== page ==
Hockey Canada says it will not collect participant evaluation fees for the upcoming season.

Several provincial organizations had already halted those fees — typically $3 per participant, including players, coaches, team volunteers and officials — in the wake of an ongoing scandal from Hockey Canada that has dogged the national sports body for months. Is.

Hockey Canada faced widespread criticism after it was revealed in May that it had paid an undisclosed settlement to a woman in London, Ont., after she alleged she had cheated on the 2018 men’s World Cup. Eight men, including members of the junior team, were s*xually assaulted.

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Media and government investigations revealed that Hockey Canada had set up three funds to pay s*xual assault settlements, among other things. These funds were financed by a $3 participant fee.

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Although the federal government and Hockey Canada’s biggest corporate sponsors cut funding to the national sports organization in the wake of the revelations, provincial bodies will still pay dues to the umbrella association.

Ontario, for example, pays Hockey Canada $25.46 per participant, but $2.97 of that money goes to the National Equity Fund, which was used to pay s*xual misconduct settlements, including those related to 2018 allegations. payment

Because initial invoices had already been sent out, Hockey New Brunswick said it would issue a refund of $3 per participant to its minor hockey associations, as well as its junior and senior teams, in mid-February.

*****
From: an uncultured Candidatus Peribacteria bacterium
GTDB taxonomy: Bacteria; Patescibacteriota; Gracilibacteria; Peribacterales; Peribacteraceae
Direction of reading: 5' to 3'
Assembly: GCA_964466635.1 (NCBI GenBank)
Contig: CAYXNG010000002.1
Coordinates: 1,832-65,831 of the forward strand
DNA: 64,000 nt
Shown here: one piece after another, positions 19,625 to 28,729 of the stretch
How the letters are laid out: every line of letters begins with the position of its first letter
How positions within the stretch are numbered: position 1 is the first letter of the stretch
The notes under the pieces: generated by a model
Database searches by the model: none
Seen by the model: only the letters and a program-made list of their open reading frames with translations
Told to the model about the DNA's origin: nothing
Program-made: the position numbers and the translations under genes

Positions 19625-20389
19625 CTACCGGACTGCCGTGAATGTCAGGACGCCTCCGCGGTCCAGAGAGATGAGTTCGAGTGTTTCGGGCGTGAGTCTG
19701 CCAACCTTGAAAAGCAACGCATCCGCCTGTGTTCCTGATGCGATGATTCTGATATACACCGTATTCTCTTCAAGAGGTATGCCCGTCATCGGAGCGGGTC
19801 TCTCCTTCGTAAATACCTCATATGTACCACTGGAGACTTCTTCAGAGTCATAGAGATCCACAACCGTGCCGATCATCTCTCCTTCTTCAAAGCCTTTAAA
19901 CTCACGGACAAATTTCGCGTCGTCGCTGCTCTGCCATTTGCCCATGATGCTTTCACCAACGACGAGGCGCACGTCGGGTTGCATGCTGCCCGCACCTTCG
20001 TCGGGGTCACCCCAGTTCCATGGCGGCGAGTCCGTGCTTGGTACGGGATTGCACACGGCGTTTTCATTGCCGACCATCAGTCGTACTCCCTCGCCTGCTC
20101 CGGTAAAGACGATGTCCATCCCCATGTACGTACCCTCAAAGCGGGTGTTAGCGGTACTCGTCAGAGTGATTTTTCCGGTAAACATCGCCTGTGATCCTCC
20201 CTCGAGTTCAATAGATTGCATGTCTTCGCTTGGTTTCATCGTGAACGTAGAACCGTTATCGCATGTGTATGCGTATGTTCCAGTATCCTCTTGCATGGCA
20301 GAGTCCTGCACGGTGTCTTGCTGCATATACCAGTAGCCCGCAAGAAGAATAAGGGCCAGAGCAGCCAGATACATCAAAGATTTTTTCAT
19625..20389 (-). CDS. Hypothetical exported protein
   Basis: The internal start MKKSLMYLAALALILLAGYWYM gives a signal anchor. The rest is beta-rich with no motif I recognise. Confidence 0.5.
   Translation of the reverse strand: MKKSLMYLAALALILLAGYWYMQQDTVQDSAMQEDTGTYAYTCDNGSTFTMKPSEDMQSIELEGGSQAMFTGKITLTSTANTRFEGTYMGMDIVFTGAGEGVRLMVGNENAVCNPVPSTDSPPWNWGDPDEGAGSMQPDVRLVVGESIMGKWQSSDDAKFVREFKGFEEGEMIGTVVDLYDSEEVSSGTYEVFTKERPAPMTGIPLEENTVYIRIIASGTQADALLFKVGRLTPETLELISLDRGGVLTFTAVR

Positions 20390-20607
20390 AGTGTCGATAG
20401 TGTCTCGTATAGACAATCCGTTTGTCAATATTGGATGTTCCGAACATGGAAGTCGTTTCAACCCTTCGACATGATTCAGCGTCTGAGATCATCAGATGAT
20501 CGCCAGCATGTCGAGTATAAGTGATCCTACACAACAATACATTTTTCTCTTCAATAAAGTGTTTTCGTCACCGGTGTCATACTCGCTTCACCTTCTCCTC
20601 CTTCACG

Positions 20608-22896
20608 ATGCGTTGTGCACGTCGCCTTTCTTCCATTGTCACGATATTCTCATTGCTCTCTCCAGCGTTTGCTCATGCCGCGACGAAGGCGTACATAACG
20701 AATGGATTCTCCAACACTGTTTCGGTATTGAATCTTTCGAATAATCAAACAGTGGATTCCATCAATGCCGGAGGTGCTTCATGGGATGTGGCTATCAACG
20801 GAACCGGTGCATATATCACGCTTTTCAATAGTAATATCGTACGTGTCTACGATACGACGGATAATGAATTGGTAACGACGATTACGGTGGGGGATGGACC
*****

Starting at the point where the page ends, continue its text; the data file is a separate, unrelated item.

In addition to the ongoing investigation into the London incident, another police investigation is underway into an alleged gang rape involving members of the 2003 men’s world junior team in Halifax.

None of the charges were proved in court.

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Hockey Canada executives have had to testify several times before Parliament’s Standing Committee on Canadian Heritage, as the department oversees federal funding for national sports organizations.

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Scott Smith was ousted as Hockey Canada’s president and CEO on October 11, while its entire board of directors resigned the same day, notably following a parliamentary hearing a week earlier.

The board will remain in place until a new interim board is elected at Hockey Canada’s annual general meeting on December 17.

Justice Thomas Cromwell has been tasked with conducting a full governance review of Hockey Canada after its mishandling of the 2018 group s*x abuse allegations. Hockey Canada said on Oct. 15 that it is already implementing two of Cromwell’s interim report recommendations.

The recommendations include a commitment to an independent nominating committee to review and vet all applications for Hockey Canada board of directors positions, including the chair. No name shall be included in the voting ballot without the approval of the Committee.

The new board of directors will also serve as an interim board for a one-year term instead of the standard two years.

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